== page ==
Two such requests in the .NET code will cause two such HTTP requests, which can be checked quite easily by just building something that does so, running it, and then testing what happens at the server.
This is appropriate because it may be that the two requests will receive a different response, especially considering that one of them might suffer an error that the other doesn't. There are other reasons (e.g. the server may send a response that differs every time along with instructions that it shouldn't be cached).
However, there can be an exception. There is a default limit on the number of requests that will simultaneously be sent to the same domain, which is configurable but defaults to two (this is something often complained about because it is inappropriate in some use-cases - however two requests per server does give the highest total throughput in most cases, so it's there for a good reason).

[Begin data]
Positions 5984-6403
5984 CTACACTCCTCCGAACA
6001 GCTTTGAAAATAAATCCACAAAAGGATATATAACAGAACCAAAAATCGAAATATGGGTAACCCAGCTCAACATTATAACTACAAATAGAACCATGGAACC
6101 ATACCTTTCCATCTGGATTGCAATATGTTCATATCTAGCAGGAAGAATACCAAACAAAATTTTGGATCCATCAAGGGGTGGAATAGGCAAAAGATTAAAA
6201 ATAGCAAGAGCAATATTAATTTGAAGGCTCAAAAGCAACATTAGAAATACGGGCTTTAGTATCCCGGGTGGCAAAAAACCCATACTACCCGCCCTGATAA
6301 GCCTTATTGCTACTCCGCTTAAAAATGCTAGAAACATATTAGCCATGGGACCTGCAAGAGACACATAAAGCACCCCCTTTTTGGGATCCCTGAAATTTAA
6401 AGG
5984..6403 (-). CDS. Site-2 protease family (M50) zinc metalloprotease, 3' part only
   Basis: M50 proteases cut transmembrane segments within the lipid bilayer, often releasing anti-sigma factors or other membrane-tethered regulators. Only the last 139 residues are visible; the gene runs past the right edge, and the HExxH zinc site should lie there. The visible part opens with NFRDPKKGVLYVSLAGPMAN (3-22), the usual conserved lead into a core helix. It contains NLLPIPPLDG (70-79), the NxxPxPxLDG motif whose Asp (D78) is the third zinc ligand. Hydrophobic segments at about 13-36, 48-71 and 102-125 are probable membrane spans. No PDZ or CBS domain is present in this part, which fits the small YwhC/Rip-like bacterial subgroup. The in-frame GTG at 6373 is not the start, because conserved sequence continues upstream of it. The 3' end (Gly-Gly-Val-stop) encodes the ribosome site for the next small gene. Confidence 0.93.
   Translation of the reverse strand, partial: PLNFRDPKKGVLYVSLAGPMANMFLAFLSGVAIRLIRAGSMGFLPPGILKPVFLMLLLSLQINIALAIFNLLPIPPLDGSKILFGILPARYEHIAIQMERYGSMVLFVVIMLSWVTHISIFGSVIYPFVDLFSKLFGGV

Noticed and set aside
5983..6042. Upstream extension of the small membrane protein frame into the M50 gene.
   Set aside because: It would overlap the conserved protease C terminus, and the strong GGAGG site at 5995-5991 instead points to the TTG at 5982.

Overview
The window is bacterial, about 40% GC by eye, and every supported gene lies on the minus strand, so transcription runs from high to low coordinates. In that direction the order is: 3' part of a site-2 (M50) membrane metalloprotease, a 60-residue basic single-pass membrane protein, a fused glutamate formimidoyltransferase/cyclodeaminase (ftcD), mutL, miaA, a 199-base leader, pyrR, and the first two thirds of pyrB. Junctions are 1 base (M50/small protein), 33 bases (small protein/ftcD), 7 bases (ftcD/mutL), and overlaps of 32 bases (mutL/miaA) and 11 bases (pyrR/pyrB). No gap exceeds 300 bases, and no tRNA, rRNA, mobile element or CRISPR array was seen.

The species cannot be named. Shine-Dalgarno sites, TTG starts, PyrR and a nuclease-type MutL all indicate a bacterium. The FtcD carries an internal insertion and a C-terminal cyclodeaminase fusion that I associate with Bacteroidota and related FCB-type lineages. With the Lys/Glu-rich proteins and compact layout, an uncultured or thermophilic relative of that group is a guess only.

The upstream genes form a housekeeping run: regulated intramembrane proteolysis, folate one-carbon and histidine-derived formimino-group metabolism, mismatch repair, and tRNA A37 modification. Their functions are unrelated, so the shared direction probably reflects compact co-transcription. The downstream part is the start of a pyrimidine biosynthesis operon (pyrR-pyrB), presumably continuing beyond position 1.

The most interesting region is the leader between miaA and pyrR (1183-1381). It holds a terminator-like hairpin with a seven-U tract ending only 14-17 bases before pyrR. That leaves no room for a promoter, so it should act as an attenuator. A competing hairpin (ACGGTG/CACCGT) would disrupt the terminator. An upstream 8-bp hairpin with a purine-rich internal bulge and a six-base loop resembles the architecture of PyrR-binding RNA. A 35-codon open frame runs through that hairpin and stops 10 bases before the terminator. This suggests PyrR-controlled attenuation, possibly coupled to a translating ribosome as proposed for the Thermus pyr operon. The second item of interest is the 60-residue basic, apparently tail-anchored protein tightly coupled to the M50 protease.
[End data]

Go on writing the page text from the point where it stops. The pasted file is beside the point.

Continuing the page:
Because of this, it's quite possible that one of the two requests will be delayed as it is queued due to this rule. Even if the default limit is increased, it's possible that that limit was still surpassed.
Now, as Marc notes a response can be cached once its response stream has been read to the end*, and this may have happened by the time the second request begins, which would lead to it using the cached response if applicable (the response was cacheable and there were no errors in downloading it).
So, on balance we would expect there to be two separate downloads and we should be glad of that (in case one has an error), but there are possible conditions in which there will be only one download as the two "simultaneous" requests are forced to not actually be simultaneous.
*Actually, while the documentation says the stream has to be read to the end, it actually has to be read to the end and closed, whether manually, by disposing it (e.g. from
using) or from its finaliser being executed.